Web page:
What is Day-Age Creationism?
One of the most popular forms of Old Earth Creationism is called "Day-Age" Creationism. According to this view, "days" in Genesis 1 refer to epochs of time. Adherents accept the scientific consensus for the age of the Earth.
Key Aspects of Day-Age Creationism
Day-Age creationists look to biblical and current scientific evidence to support their position. Some of the biblical evidence includes:
- Too many events are described on Day 6 of creation for it to have been a 24-hour period of time
- There is no phrase such as "there was evening and there was morning, the seventh day" to conclude Day 7 implying that the seventh "day" is ongoing
- The Bible indicates that God does not always count "days" the same way people, as noted in Psalm 90:4, "for a thousand years in your sight are like a day that has just gone by, or like a watch in the night"
- Genesis 2:4, which summarizes Genesis 1, in the original Hebrew says, "these are the generations of the heavens and the earth when they were created in the day of their making" (emphasis mine)
- The Bible seems to indicate that the Earth is ancient (e.g. Habakkuk 3:6; 2 Peter 3:5)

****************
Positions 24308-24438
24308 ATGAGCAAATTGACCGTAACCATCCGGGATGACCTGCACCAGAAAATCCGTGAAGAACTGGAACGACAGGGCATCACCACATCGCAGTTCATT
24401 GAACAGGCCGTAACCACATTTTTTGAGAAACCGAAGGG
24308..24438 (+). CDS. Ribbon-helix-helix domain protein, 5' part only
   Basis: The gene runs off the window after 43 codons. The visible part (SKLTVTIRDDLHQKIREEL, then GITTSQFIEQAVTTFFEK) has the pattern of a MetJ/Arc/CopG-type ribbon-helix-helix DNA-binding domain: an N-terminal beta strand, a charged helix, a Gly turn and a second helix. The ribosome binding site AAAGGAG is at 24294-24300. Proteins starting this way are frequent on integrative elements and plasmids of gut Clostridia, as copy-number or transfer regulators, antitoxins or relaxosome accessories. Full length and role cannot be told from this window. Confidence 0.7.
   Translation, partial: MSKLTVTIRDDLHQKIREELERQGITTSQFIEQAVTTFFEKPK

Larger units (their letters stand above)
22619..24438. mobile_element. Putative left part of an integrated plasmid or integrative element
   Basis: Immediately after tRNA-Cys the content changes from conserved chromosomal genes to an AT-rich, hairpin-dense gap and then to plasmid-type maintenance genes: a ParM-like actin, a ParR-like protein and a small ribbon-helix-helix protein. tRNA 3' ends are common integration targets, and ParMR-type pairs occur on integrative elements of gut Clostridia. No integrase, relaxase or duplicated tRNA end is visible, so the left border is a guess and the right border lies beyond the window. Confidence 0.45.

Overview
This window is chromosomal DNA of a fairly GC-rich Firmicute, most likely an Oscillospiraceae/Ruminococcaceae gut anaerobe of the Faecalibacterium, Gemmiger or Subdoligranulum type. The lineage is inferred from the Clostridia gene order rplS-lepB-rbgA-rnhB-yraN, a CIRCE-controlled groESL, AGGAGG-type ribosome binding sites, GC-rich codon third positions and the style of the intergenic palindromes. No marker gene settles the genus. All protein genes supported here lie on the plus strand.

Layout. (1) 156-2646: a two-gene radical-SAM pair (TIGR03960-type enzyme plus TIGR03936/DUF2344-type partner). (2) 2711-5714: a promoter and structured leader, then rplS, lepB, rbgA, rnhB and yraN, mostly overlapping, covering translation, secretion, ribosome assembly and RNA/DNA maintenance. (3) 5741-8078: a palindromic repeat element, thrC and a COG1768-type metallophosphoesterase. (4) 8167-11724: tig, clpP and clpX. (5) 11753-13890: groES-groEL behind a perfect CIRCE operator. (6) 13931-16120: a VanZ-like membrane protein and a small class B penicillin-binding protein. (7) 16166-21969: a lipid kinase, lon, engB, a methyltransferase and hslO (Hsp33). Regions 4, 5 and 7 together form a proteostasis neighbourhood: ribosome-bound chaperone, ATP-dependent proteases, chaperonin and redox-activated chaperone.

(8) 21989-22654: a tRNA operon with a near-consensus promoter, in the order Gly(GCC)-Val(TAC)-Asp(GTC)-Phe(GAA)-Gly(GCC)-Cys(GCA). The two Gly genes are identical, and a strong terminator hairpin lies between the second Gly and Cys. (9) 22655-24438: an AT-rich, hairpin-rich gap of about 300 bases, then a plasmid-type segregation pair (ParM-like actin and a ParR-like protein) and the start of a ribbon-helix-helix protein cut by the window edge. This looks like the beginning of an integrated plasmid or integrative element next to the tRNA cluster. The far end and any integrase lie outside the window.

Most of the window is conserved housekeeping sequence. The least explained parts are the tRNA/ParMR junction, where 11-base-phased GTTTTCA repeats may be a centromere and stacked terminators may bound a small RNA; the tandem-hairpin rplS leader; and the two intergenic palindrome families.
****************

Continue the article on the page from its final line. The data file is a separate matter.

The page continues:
- Some figures of speech that are used in certain Bible passages point to an old Earth (e.g. Psalm 90:2-6; Proverbs 8:22-31; Ecclesiastes 1:3-11)
- The descriptions of "evening" and "morning" are used metaphorically in Genesis 1
- There are many places in the Bible where "days" describes long periods of time (e.g. "Day of the Lord")
- Biblical genealogies have gaps, which means they cannot be used to determine the Earth's age
Some of the scientific evidence includes:
- The gaps in the fossil record are problematic for Darwinian evolution, but fit nicely inside the Day-Age view, which posits exticinction-and-replacement episodes
- Contrary to Darwinian evolution, which hypothesizes more and more species, the Day-Age view holds that species will become less and less as "ages" go through a creation-and-disintegration process
- Darwinian evolution cannot explain the Cambrian explosion where new life forms appear to have come into existence swiftly
- DNA research suggests that the first woman is approximately 50,000 years old and the most recent common ancestor of men (which is Noah, not Adam) is approximately 37,000 to 49,000 years old
Critics of the Day-Age view offer many arguments of the creation model. Some contend that Genesis 1 does not correspond to current scientific understanding as neatly as Day-Age adherents sometimes suggest. For example, Genesis 1 describes the sun, moon, and stars being created on Day 4 while plants and trees were created on Day 3, which according to the Day-Age view were millions of years apart. In response to this, Day-Age believers suggest that there was a life-sustaining light of some kind mentioned in Genesis 1:1 and the description of Day 4 is in the past tense: "And God had made two great lights..."